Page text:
Colonel Mure, in seconding the resolution, appealed earnestly to the house to deal with that matter as a question of natural justice and equity, and not of mere law, and to treat the losses of men whose misfortunes had arisen from the laches of the officials who had permitted the Alabama to escape from this country not only in a fair but in a generous spirit.

Mr. Bourke said it was not his intention to follow the honorable member for Glasgow into his criticism either upon the Washington treaty itself or upon the conduct of the late government in not submitting that treaty to the house before its ratification. The honorable member had divided his motion very properly into three distinct branches, viz, first, the losses sustained by British subjects in the Confederate States; next, other losses of British subjects; and, lastly, losses connected with the Alabama claims. As to the losses arising in the Confederate States, they had been brought before the commission and adjudicated upon by it; and the reason why the commission did not think they came within the terms of the treaty was because the commissioners were of opinion that “the United States could not be held liable for injuries caused by the acts of rebels over which they could exercise no control, and which they had no power to prevent.” That was a judicial decision given by the commissioners, and of course it would be perfectly useless now for us to repudiate one of the most important provisions in the treaty which was carried out by the commissioners. With regard to the losses sustained by British subjects under the treaty, they were confined “to two dates—the 13th of April, when the first gun was fired from Fort Sumter, and the 9th of April, 1865, the date of the surrender of General Lee’s army. It was believed by every one that no claims Could arise that were not included within those two dates. Since the signature of the treaty, however, other claims had, no doubt, come to the knowledge of the foreign office. All these were submitted to the law-officers of the Crown, and some were submitted to the Government of the United States through the British minister at Washington. The stipulations of the treaty of Washington were not intended to cover all such claims, and it was understood that if there were other claims not included within the two dates in question, they might be brought forward at some other time. That was not only the opinion of the British law-officers, but also of those of the United States, and these claims, therefore, remained to be settled. President Grant, in a recent message, said:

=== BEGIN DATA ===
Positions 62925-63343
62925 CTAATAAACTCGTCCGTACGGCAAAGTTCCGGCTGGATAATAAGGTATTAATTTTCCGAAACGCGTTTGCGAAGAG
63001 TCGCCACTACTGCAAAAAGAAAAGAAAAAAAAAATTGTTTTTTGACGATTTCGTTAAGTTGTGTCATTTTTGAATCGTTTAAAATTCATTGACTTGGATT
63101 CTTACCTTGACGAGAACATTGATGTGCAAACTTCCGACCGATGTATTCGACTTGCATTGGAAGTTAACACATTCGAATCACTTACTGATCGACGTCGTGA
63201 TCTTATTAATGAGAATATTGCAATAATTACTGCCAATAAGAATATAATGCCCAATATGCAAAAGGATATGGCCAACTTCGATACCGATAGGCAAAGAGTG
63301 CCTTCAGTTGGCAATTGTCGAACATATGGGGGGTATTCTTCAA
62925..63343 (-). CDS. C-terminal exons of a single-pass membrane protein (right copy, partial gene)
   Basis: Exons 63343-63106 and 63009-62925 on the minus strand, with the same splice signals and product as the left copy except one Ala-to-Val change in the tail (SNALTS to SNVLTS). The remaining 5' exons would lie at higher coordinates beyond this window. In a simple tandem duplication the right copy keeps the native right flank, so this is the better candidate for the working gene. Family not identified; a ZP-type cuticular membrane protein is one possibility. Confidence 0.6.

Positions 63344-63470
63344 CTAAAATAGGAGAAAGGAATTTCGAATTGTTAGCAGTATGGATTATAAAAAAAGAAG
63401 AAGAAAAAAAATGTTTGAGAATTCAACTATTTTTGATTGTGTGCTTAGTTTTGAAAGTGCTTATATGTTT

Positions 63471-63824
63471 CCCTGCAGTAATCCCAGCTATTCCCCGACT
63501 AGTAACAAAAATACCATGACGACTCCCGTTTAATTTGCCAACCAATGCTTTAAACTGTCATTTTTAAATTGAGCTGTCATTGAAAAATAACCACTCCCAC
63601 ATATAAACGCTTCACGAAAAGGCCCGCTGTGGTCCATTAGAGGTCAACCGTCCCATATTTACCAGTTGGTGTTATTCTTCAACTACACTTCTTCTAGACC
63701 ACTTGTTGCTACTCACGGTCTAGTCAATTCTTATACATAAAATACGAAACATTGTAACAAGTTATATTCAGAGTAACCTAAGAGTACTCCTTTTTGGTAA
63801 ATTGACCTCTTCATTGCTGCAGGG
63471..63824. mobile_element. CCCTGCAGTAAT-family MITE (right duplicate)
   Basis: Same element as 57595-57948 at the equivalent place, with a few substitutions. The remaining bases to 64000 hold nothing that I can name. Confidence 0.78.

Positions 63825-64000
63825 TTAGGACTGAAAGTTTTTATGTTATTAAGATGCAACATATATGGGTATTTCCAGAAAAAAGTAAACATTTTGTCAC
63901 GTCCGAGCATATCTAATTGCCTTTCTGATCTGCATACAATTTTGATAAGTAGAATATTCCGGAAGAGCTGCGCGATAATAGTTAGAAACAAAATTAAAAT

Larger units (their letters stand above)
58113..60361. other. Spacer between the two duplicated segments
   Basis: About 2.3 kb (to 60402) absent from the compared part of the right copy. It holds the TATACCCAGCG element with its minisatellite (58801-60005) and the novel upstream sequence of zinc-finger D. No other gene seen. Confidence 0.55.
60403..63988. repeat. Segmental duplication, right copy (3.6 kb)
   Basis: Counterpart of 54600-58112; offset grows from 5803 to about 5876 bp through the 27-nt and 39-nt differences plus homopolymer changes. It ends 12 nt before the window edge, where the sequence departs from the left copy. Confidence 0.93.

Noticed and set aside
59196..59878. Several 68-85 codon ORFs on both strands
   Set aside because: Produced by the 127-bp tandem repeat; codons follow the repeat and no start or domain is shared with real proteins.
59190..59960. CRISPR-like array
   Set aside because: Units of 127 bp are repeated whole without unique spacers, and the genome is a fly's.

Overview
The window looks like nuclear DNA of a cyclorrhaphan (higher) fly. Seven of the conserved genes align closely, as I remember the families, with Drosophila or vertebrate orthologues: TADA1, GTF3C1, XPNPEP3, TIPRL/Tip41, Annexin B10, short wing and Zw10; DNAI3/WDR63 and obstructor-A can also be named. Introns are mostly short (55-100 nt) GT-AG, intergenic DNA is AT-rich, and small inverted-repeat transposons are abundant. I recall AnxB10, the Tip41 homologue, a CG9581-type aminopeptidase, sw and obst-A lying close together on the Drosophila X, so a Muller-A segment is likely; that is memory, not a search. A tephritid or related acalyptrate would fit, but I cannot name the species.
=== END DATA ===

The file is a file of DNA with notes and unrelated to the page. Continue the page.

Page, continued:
“I recommend legislation to create a special court, to consist of three judges, who shall be empowered to hear and determine all claims of aliens upon the United States arising out of acts committed against their persons or property during the insurrection. The recent reference under the treaty of Washington was confined to claims of British subjects arising during the period named in the treaty; but it is understood that there are other British claims of a similar nature arising after the 9th of April, 1865, and it is known that other claims of a like nature are advanced by citizens or subjects of other powers. It is desirable to have these claims also examined and disposed of.”